This week’s lecture discusses how content creation corporations use copyright to control how audiences interact with media. A copyright is a collection of rights that automatically exist to defend someone who creates an original work of ownership. In theory, it protects creators from those who might take credit for their work. There is an array of criticism given to the copyright system and its failure to regulate the arts in practice.
Copyright is supposed to protect intellectual property, giving artists and content creators legal reassurance, but sometimes ‘protecting’ content stifles creation. This is because of the content economy, the monopolisation of the arts. Copyright helps create artificial scarcity, “a way of manipulating markets, which are only tools so that supply can freely meet demand, at some price in which everyone’s outcomes are maximized. But artificial scarcity rules that efficient functioning of markets out altogether — it’s a way to restrict supply, and therefore raise the price.” Which makes content profitable because, economically, the industry operates in a way that requires a piece of art to be remarkable or unique to make any serious money.
I find the shortcomings of copyright law to be most evident within the mainstream music industry. For example, If you’ve been on TikTok in the last week, you’ve likely seen people comparing Olivia Rodrigo’s new track “Good 4 U’ to Paramore’s 2007 track ‘Misery Business’. This sort of thing constantly happens in music because mathematically, there are only so many melodies that can be crafted from the eight notes in music theory.
We see copyright cases go through based on a melodic similarity all the time, and people lose out on lots of money through that. You can get sued based on copyright if you publish a melody that matches an existing one but varies three or four notes on the scale. This has caused some musicians economic and emotional distress and ultimately stifles the amount of music released without fear of legalities.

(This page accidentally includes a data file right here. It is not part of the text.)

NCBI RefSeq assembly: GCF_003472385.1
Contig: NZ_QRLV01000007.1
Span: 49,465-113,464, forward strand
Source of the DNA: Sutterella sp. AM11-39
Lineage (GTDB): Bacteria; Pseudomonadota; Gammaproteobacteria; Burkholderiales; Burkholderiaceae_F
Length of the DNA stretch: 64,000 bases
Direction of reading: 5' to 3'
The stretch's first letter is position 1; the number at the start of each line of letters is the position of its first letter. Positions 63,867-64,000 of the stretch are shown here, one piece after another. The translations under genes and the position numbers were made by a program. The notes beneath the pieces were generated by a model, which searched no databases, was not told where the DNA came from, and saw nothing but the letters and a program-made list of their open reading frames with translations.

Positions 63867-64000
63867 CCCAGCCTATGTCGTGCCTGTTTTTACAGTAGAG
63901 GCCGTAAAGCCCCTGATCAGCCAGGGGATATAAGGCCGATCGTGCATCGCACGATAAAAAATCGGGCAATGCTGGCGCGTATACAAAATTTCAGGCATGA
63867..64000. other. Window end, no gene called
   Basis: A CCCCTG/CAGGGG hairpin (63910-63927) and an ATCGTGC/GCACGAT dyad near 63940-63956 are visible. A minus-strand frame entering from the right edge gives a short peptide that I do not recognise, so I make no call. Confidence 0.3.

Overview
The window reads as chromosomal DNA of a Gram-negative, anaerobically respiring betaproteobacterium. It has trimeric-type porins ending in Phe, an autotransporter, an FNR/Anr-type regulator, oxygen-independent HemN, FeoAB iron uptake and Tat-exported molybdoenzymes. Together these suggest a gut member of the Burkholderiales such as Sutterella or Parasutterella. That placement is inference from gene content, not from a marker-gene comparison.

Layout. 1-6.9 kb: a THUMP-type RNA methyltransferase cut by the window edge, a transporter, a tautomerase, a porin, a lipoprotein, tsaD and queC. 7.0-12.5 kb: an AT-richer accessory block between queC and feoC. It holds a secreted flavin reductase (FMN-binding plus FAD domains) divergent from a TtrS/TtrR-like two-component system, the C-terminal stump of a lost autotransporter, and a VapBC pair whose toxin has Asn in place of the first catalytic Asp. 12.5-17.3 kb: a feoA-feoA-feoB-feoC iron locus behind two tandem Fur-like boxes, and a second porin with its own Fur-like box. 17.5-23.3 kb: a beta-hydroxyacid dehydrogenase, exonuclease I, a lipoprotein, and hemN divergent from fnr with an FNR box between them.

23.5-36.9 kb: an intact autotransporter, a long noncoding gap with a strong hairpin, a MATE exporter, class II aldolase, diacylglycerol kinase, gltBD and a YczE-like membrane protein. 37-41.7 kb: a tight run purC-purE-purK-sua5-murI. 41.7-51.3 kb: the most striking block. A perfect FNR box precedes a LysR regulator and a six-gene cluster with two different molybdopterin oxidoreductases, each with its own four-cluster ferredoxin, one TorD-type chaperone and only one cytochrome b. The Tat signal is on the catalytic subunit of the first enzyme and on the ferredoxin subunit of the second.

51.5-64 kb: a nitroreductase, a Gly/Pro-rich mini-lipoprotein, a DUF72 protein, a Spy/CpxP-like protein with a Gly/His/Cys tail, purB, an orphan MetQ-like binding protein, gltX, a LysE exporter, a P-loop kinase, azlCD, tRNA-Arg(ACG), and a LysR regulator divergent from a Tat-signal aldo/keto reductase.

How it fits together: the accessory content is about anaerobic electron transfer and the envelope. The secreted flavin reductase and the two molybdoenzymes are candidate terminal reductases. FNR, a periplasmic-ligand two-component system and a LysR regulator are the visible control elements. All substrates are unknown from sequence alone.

In Beethoven’s day, Europe went through the age of enlightenment. There was a massive influx in the production of the arts, and not necessarily for profit. Today, we claim copyright is about ownership and credit and intellectual property, but ultimately, the arts industry is suffering. Beethoven had no legal ownership of his music, and yet we recognise Fur Elise 200 years after its composition. It’s not about credit or ownership. It’s about money.
The same eight massive corporations own 90% of the content we come across online. Of course, the aim of these corporations is not to inspire the arts; it’s to make money. Suppose streaming services allow people to upload copyrighted music. In that case, they don’t make as much money because having two versions of one song available removes the artificial scarcity built around that content.
Algorithms defend this artificial scarcity to maximise profit for these corporations, not to support success for artists. For example, the SoundCloud track I uploaded last week was immediately flagged for violating copyright, and now the world may never know that there is a version of The Cave by Mumford and Sons that has annoying notification sounds scattered all through it.
I definitely think that people should have some level of legal protection that prevents outright copying because, of course, artists should be able to survive from their work, but in a world free from money-hungry corporations, there would be more allowance for alteration content. Oftentimes alteration content provides publicity and profit for the original content anyway. For example, Olivia Rodrigo’s song ‘Good 4 U has been compared to Misery Business by Paramore, and now Misery Business has charted #17 on Billboard, 14 years after the initial release.
My remediation this week is a playlist of successful songs that share similarities with other songs.
haque, u., 2018. Why Artificial Scarcity is Killing You. [Blog] Medium,.
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